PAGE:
This film also gives a real-world explanation for all the high-profile villains Batman shall inevitably face in the future. “Escalation,” Gordon explains. “We start wearing Kevlar, the criminals will start using armor-piercing bullets. You’re wearing a mask…” Boom! Enter the criminals that won’t shy away from dressing like clowns and cats.


The dark knight finally gets a director who understands that telling a dark story means more than shooting most of the scenes at night. This time around we have a hero that actually has more to deal with internally than just deciding what one-liner he will use the next time he waxes a bad guy. Also, this film correctly drew its dark tone from subject matter and story rather than having characters who stalked around spouting grim dialogue simply because they are supposed to be in a dark movie. The mood was never superficial and the characters, for the most part, felt real. Darkness aside, Batman Begins doesn’t forget that it is also a comic book movie and knows how to have fun, whether it’s Bruce Wayne swimming in a hotel fountain with his European lady friends or Batman instigating a rooftop car chase.

Gary Oldman

Man, this guy can act. If he told me he was a hotdog, I’d probably eat him. Oldman can play any type of role from the lord of all vampires, to a megalomaniacal comic villain, to a midget. Ok, so credit for the midget mostly goes to camera tricks, but the way he was able to get into that character and really… the other actors. Genius. Batman Begins however, is the first time Oldman has ever really been given the chance to play a normal, understated character. Gordon is not used as a cliché comic relief role like you would expect a sidekick to be. A lot of the time it is what he doesn’t say that are his best lines. When Falcone’s unconscious body is draped over a spotlight with his jacket ripped to create the model for the bat signal, one of the policemen looks into the sky and asks “What is that?” How is Gordon going to answer? Is he going to say what we are all thinking? Is he going to blatantly bash our intelligence and declare “It’s a bat.” No! Gordon is much too preoccupied with the uncertainty of the future of Gotham. All we get from him, after a moment of hesitation is “Cut him down.” Nobody else could have pulled off this role because nobody else is such a clean slate. Any other actor would overpower such a subtle character with their own persona. Oldman however is the master chameleon and brings no baggage when he gets into a character. I’ll bet if you think you have never seen him in a movie before, you would be wrong and probably on more than one account.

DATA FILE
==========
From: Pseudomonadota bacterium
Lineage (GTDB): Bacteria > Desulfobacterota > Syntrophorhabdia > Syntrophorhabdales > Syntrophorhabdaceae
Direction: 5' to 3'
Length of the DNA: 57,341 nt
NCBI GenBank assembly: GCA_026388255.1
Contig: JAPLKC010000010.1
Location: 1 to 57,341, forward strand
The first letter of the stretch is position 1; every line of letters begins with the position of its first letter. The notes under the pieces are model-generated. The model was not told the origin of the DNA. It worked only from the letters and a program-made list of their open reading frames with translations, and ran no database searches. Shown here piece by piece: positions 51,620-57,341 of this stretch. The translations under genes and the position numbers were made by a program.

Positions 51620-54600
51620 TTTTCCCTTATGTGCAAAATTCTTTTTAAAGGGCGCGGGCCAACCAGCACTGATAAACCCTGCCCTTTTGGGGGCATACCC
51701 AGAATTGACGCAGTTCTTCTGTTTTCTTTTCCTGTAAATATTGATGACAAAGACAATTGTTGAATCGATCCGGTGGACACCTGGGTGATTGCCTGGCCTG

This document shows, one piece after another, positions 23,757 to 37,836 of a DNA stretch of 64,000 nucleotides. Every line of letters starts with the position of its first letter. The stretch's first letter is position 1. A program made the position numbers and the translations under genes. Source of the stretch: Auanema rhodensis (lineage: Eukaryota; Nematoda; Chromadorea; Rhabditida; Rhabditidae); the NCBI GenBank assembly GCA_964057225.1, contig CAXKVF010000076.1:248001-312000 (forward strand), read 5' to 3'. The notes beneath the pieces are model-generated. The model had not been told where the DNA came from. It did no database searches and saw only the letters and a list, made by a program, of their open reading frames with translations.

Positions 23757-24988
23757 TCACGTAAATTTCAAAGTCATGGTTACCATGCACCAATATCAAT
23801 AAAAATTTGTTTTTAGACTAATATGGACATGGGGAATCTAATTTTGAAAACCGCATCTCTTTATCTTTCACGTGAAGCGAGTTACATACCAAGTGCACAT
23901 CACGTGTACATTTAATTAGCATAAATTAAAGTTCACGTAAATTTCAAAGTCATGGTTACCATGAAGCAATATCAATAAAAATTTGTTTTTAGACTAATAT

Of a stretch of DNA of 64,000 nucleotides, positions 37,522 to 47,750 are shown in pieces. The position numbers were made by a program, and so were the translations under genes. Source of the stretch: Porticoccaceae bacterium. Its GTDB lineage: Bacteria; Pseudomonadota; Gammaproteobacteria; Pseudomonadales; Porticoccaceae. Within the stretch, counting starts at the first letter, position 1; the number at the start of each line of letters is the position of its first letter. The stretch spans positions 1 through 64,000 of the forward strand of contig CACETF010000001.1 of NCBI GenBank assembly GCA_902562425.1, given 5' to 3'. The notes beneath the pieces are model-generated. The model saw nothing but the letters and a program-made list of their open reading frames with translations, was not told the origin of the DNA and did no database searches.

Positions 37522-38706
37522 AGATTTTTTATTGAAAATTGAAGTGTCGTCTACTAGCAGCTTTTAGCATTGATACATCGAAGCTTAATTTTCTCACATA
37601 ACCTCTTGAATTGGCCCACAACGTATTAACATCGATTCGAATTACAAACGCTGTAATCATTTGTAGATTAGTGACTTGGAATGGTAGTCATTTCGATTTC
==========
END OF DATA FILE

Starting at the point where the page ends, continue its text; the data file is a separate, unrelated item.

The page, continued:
Cillian Murphy

This lil’ Irishman has such an intense stare and arsenal of creepy expressions that he is more Scarecrow without the mask than with. I loved every scene in which Dr. Crane had screen time, which leads me right into my biggest problem with this movie…

The Bad

Too Little Scarecrow